Wanderers in Contradiction. The Italian Road to Modernism (1903-1922)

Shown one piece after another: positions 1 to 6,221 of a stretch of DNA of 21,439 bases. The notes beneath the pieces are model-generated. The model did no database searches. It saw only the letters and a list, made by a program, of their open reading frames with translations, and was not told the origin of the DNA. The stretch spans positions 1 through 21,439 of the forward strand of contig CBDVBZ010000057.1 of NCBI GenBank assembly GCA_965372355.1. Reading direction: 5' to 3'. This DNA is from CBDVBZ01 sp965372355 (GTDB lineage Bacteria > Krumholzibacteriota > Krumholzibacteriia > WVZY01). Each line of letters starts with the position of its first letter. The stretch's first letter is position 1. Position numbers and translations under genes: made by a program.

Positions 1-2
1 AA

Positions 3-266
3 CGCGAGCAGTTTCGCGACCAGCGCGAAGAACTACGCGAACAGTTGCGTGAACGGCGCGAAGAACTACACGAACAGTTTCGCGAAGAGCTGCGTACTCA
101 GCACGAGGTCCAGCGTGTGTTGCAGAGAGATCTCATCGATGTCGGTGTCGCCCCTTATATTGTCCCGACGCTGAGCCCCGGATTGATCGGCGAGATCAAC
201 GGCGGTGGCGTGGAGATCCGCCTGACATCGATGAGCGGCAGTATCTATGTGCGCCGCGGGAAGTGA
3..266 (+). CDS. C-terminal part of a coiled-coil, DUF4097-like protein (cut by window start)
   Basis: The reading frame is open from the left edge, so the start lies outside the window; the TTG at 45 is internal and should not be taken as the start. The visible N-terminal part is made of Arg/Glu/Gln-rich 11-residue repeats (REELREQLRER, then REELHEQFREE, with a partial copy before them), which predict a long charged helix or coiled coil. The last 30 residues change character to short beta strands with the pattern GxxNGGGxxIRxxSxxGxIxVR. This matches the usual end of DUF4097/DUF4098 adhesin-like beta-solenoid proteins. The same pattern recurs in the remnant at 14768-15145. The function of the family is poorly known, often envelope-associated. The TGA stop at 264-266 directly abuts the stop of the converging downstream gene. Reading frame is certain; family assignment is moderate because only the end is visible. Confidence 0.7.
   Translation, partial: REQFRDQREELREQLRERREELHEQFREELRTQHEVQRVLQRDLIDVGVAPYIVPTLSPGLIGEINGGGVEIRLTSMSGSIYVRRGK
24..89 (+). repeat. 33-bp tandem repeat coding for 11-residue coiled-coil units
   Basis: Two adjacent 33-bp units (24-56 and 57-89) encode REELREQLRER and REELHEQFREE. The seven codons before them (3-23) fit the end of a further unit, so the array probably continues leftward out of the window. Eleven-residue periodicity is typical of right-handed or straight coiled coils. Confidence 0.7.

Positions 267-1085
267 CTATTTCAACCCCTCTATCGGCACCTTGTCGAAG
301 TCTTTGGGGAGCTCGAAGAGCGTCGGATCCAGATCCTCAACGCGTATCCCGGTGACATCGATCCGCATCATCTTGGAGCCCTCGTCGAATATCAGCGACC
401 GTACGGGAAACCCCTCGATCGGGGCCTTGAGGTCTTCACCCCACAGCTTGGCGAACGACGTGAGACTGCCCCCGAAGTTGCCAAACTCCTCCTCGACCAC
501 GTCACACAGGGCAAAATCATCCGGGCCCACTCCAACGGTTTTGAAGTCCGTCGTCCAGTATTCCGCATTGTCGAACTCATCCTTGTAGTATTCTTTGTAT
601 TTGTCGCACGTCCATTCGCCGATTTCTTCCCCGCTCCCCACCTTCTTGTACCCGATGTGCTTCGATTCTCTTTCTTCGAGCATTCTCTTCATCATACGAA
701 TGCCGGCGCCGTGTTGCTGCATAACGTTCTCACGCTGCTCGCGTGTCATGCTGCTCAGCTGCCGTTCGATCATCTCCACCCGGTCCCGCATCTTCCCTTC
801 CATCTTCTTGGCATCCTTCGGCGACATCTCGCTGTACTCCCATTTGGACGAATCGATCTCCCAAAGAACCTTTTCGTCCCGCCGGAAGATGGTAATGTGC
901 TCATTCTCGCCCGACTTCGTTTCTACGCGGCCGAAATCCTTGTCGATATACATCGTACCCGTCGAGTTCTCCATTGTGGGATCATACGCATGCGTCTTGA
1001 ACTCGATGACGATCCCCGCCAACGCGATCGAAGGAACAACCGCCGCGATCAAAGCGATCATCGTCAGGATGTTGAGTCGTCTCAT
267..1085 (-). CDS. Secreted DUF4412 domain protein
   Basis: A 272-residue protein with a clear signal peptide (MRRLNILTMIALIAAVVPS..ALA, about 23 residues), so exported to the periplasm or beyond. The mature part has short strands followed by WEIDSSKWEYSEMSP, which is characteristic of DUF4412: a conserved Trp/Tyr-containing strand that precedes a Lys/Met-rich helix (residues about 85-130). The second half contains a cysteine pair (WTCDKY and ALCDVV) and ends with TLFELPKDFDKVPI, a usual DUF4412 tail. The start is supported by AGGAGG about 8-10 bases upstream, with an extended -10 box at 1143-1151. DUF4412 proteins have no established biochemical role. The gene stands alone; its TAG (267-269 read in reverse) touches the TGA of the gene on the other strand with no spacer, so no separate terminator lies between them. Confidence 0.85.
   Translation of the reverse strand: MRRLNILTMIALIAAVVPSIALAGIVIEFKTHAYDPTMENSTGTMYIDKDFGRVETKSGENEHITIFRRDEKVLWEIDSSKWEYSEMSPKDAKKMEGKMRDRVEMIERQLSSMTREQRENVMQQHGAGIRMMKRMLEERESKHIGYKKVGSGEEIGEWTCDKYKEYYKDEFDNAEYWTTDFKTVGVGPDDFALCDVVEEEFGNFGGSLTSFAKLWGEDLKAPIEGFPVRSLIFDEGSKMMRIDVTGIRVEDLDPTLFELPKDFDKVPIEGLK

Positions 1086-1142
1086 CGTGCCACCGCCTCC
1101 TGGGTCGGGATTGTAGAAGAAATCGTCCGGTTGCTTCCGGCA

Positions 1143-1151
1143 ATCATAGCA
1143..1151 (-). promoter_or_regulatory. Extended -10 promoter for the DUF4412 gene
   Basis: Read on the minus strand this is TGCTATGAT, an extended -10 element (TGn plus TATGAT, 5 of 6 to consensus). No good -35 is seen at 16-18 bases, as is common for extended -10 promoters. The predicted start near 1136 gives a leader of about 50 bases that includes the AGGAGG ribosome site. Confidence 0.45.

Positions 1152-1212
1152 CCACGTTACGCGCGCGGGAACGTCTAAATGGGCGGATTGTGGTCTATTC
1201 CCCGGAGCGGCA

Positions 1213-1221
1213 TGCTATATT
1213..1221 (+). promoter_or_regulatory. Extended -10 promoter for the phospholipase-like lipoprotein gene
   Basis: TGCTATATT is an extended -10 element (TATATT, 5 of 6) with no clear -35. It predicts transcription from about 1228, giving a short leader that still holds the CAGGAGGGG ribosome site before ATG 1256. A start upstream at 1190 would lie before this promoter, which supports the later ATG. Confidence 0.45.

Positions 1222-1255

My dissertation, Wanderers in Contradiction. The Italian Road to Modernism (1903-1922), analyzes how a generation of intellectuals approach the cultural revolution brought by Modernism. In Chapter One, dedicated to Pirandello’s essay On Humor, modernist themes, such as the perception of life as an unstoppable and unrepresentable flux, are examined in the Italian work that best represents them in the context of nineteenth-century ‘negative thought.’ Chapter Two, which is devoted to the writings of Giovanni Papini and Giuseppe Prezzolini, and Chapter Three, in which I focus on the work of Ardengo Soffici and Aldo Palazzeschi, analyze the ‘positive’ response to Modernism. These intellectuals highlighted how the cultural crisis was an opportunity to reject dangerous forms of essentialism, and opened the way for a new form of art committed to the representation of contingency. Conversely, Chapter Four, which deals with Giovanni Boine and Piero Jahier, and Chapter Five, on Scipio Slataper and Carlo Michelstaedter, illustrate the ‘negative’ reaction to the modernist crisis of values. These authors, who abandoned a purely epistemological perspective in favor of a religious or ethical one, manifest an anti-modernist thread within Modernism itself. Therefore, my research contributes to three different general areas of scholarship: literature, philosophy, and history. Broadly speaking, it advances the understanding of Italian culture and the way Italian intellectuals participate in and are influenced by European interactions. It also engages with philosophical debates concerning the crisis of metaphysical Foundations, including the role of Italian writers in this process.
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